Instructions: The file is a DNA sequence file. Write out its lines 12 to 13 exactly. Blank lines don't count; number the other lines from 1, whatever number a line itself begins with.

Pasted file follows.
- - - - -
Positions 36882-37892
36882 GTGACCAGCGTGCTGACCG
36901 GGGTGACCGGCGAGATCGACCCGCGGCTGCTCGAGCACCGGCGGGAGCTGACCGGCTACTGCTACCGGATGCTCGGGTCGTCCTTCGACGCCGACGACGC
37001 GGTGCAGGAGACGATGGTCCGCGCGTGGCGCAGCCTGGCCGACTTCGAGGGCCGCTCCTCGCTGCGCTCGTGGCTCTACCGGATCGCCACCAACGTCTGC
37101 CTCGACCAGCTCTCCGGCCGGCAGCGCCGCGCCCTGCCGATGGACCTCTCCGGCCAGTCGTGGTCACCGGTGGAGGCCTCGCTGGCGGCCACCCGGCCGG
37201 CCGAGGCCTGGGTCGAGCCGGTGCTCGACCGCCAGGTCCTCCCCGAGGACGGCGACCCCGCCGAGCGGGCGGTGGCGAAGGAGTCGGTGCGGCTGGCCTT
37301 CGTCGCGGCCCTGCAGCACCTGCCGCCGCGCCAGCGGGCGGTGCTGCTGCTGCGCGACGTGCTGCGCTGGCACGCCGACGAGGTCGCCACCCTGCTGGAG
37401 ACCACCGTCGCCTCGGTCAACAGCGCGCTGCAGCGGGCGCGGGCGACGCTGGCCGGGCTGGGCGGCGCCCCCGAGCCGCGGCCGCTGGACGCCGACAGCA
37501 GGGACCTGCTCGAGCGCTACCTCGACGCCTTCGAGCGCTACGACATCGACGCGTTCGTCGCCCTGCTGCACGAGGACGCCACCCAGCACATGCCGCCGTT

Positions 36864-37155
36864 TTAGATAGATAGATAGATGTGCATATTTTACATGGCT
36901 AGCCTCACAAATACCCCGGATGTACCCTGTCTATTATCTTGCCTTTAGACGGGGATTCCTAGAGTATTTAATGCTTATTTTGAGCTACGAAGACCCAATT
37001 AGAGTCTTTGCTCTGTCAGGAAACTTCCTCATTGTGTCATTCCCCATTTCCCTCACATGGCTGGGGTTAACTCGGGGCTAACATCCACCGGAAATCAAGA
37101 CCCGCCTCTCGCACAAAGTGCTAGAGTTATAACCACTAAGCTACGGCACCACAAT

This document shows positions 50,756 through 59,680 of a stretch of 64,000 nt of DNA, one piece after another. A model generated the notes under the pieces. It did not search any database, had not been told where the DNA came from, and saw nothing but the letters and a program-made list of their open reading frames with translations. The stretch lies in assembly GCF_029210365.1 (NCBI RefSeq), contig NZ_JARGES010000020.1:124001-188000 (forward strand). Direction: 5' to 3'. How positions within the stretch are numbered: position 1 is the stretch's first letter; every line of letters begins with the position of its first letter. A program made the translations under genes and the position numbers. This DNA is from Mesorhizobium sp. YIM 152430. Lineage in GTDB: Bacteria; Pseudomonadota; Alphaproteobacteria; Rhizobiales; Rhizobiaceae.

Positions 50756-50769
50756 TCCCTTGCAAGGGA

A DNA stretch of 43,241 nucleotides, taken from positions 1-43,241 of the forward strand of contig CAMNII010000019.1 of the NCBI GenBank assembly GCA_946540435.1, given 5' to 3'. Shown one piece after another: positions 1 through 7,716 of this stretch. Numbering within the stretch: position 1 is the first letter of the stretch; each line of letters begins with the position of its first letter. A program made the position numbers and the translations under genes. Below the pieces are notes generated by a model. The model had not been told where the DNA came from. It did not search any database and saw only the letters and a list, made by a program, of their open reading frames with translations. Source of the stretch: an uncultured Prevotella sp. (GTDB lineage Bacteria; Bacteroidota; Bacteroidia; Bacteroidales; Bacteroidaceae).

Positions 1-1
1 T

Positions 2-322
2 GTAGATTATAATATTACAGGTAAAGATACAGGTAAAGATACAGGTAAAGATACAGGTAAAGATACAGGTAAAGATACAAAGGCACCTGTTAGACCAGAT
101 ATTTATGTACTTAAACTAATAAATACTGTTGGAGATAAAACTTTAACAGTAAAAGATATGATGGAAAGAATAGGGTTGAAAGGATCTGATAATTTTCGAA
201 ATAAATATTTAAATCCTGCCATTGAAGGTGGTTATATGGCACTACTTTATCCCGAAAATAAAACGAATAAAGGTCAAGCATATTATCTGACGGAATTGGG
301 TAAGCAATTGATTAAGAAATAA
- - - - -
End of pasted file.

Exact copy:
36901 AGCCTCACAAATACCCCGGATGTACCCTGTCTATTATCTTGCCTTTAGACGGGGATTCCTAGAGTATTTAATGCTTATTTTGAGCTACGAAGACCCAATT
37001 AGAGTCTTTGCTCTGTCAGGAAACTTCCTCATTGTGTCATTCCCCATTTCCCTCACATGGCTGGGGTTAACTCGGGGCTAACATCCACCGGAAATCAAGA